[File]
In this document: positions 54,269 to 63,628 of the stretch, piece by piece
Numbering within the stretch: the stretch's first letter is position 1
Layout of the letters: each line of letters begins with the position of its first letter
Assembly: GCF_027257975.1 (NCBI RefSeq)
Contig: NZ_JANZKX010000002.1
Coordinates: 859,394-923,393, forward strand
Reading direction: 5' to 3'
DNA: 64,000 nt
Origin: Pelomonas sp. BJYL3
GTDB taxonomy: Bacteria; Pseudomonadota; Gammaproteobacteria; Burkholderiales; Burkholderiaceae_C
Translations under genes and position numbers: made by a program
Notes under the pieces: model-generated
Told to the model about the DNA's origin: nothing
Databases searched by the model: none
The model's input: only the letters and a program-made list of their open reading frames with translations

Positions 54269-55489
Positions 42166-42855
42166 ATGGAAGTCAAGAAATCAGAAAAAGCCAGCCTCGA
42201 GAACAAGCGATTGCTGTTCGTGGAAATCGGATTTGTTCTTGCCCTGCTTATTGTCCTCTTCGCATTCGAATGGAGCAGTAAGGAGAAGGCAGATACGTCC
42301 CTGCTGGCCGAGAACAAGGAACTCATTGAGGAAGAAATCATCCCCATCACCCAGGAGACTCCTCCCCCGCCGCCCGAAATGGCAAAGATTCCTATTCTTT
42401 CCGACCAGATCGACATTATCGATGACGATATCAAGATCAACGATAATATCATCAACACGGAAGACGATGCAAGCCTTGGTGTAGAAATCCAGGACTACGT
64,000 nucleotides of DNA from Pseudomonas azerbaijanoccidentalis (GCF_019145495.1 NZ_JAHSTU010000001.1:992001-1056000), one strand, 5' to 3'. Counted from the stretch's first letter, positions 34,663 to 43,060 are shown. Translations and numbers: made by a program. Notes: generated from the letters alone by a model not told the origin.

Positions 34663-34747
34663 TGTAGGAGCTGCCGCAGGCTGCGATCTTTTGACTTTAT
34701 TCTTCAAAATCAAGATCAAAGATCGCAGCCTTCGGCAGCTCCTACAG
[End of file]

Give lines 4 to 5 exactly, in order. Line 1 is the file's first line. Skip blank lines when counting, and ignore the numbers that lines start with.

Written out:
Assembly: GCF_027257975.1 (NCBI RefSeq)
Contig: NZ_JANZKX010000002.1